A Real-World Math Project from Desk Rental to Entrepreneurship
by Susan R. Nunamaker, Ed.S.
When I was in college learning to become a teacher, I pictured myself walking into a classroom full of kids who couldn’t wait to learn and wanted to please me at all times. You can imagine the shock when I entered my first classroom and realized that kids are, well, kids. So I asked myself, “How can I motivate my students to do their best while they are with me?”
The answer was simple. Professionalism encourages both children and adults to work harder. Motivation begins with a classroom payment system. Students are paid retroactively, just as we are in the real world. Each Monday morning I pull my behavior record from the week before and pay
students classroom money based on behavior performance. Those with no behavior issues receive $10. Those with behavior hiccups receive $5, and those who went through our judicial process known as Peer Court (a rare occurrence that serves as my class’s version of going to the office) receive nothing. Although credit cards become part of the classroom later in the year, I find it important always to pay students with paper play money. This is a tactile experience that helps to solidify the lessons in financial responsibility we are trying to teach.
Thursday, October 17. 2013
After receiving payment, students immediately visit the tax and rent
collectors. It is vital that we teach students that needs must be paid for before purchasing anything else in the classroom. Tax and rent are two great ways to teach students that money isn’t simply something used to buy treats in the school store. Taxes are $2 a week, covering classroom supplies, a teacher, textbooks, etc. I increase taxes to $3 halfway through the year. Students become irate, and our classroom government’s town hall meetings become quite a spectacle. Real-world learning at its best! The government must then develop a plan to accommodate their peers, which typically results in increased wages.
Students also decide throughout the year whether to “purchase” their desks or “rent” them. They all begin by renting because they haven’t had time to save up and make such a large purchase. Prices start around $45 and fluctuate throughout the year, so students must decide upon the right time to buy based on their individual circumstances. Rent is $2 a week at the beginning of the year. Net incomes dwindle as necessary expenditures, such as taxes and rent, are paid. The more you can earn through great behavior, the better off you are financially.
As you can see, great behavior pays off, which makes this an incredibly motivational tool for the students and teacher. This system takes a little more time to set up the first few weeks of school; but once the routines are set, the teacher has very few distractions in the classroom, giving him or her more time to teach throughout the year as students become responsible for their learning environment. The real-world classroom takes shape as students take part in experiences that range from classroom insurance to starting charities for peers on the “Debt Board.” Daily classroom routines can easily be transformed into real-world, professional classroom activities through…math! Here are a few unique ideas for you to consider.
Handshakes & Behavior Performance
Mathematical practices: Number & operations, algebraic thinking, counting & cardinality, money, fractions, statistics & probability
Students enter the learning environment shaking hands with the teacher each day. This teaches an important life skill and automatically forms a bond between the student and teacher. Try it once and your students will ask you to do it with them each day. They love to give and receive a handshake. It’s part of being a grownup in their eyes.
Students are paid weekly based on their behavior performance. The importance of math in our lives becomes vividly clear as students become dependent on payday for daily life in the classroom.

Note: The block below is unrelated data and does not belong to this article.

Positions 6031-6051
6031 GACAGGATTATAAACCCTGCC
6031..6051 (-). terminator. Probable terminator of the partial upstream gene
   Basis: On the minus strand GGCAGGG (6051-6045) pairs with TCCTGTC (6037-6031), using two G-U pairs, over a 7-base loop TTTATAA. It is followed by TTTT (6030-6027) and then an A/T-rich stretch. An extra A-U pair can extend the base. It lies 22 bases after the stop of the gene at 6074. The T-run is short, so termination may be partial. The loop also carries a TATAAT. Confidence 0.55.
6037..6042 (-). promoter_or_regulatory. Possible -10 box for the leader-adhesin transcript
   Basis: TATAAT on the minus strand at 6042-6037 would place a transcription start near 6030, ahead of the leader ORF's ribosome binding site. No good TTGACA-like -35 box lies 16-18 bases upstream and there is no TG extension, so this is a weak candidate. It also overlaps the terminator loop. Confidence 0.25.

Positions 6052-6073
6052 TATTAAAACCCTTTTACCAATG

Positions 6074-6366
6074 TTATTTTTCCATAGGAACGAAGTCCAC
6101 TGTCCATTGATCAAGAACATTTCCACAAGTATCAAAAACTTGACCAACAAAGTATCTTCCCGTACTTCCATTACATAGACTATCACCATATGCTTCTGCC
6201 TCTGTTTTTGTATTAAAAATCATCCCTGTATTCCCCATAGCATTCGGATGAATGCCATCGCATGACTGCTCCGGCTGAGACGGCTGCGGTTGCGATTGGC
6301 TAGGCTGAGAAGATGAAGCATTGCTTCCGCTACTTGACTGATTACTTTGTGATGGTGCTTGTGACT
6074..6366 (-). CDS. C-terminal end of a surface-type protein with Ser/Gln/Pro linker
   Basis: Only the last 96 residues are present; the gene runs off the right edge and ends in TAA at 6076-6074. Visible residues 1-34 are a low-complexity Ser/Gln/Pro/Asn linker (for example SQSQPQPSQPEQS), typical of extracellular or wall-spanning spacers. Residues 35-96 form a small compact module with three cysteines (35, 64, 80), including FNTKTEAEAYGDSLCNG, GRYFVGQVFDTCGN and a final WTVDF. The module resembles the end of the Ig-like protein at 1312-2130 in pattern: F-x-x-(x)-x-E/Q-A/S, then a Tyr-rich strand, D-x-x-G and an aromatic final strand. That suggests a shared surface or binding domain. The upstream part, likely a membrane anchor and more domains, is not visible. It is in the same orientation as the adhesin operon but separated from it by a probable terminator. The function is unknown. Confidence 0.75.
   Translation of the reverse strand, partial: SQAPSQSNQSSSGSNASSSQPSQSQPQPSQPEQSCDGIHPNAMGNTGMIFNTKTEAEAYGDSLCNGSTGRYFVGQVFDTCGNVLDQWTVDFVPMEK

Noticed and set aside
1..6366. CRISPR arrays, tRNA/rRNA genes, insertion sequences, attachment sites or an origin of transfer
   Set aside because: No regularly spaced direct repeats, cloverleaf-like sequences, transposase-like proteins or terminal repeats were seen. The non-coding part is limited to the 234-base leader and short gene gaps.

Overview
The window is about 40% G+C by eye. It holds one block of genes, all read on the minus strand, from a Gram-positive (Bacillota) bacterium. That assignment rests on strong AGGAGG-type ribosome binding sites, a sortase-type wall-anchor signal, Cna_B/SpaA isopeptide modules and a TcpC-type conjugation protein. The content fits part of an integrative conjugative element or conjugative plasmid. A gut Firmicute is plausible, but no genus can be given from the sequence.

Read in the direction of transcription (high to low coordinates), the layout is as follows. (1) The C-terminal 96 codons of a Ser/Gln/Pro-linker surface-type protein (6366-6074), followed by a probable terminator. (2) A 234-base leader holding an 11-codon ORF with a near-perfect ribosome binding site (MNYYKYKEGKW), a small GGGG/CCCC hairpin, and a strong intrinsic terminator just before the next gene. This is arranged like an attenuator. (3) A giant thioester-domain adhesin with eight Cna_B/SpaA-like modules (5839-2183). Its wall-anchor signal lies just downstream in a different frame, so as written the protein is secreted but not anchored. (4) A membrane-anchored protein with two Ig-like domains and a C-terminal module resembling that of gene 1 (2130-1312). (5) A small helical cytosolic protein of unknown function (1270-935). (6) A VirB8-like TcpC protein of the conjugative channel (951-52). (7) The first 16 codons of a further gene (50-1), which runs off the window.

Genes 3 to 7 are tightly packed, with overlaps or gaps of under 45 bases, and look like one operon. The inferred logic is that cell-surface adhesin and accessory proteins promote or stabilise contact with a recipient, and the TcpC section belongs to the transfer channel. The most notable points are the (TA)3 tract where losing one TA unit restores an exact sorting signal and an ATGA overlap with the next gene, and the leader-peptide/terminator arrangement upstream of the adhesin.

Side note on prioritizing needs vs. wants: As you work to build social responsibility in students, be sure to have students pay for needs with their money before you allow them to purchase things that they want. If we pay students and then begin offering things that they want like toys, candy, etc., without requiring them to pay for needs first, we are teaching them that needs are not a priority. Teaching children to prioritize is vital as we model social responsibility. Rent and taxes are a great way to teach our students personal and social responsibility, along with smart financial decision-making skills.
Fines & Bonuses
Mathematical practices: Number & operations, money, risk analysis
In addition to motivation through weekly paydays, you can create fines and bonuses to encourage certain behaviors and keep kids on track throughout the week. Here’s an example:
You can create fines for behaviors that you want to deter. The more you want to deter those behaviors, the higher the fine you can charge. The same goes for bonuses. Create bonuses for behavior you want to encourage. The more you want to encourage those behaviors, the higher the bonus. Our behaviors are shaped by potential fines and bonuses every day.
This strategy encourages great behavior and impacts math instruction at the same time. Students will constantly find themselves adding, subtracting, analyzing risk, and planning for the future through mathematics in your classroom. As I constantly tell my own third-graders, “Understanding how to make math work for you is key to a successful life in this world!”
Lottery Tickets/Raffle Tickets
Mathematical practices: Statistics & probability, money, number & operations
With the help of a double roll of raffle tickets you can motivate students to aspire to greatness. Students earn lottery tickets (which can be called raffle tickets if a lottery isn’t appropriate in your school) for academics and/or outstanding behavior. Here’s how you can use lottery tickets during an academic review.
Ask a question only one time and then call on a student to answer the question. If the student was listening to the question, then he/she will be able to answer. If the student answers correctly, he/she receives a lottery ticket for the drawing that will occur after the review. If the student called on was not listening and asks the teacher to repeat the question, he/she will be told that questions are only called out one time and the teacher will move on to the next student for an answer and a chance to obtain a lottery ticket. This will increase listening ten-fold during your review time.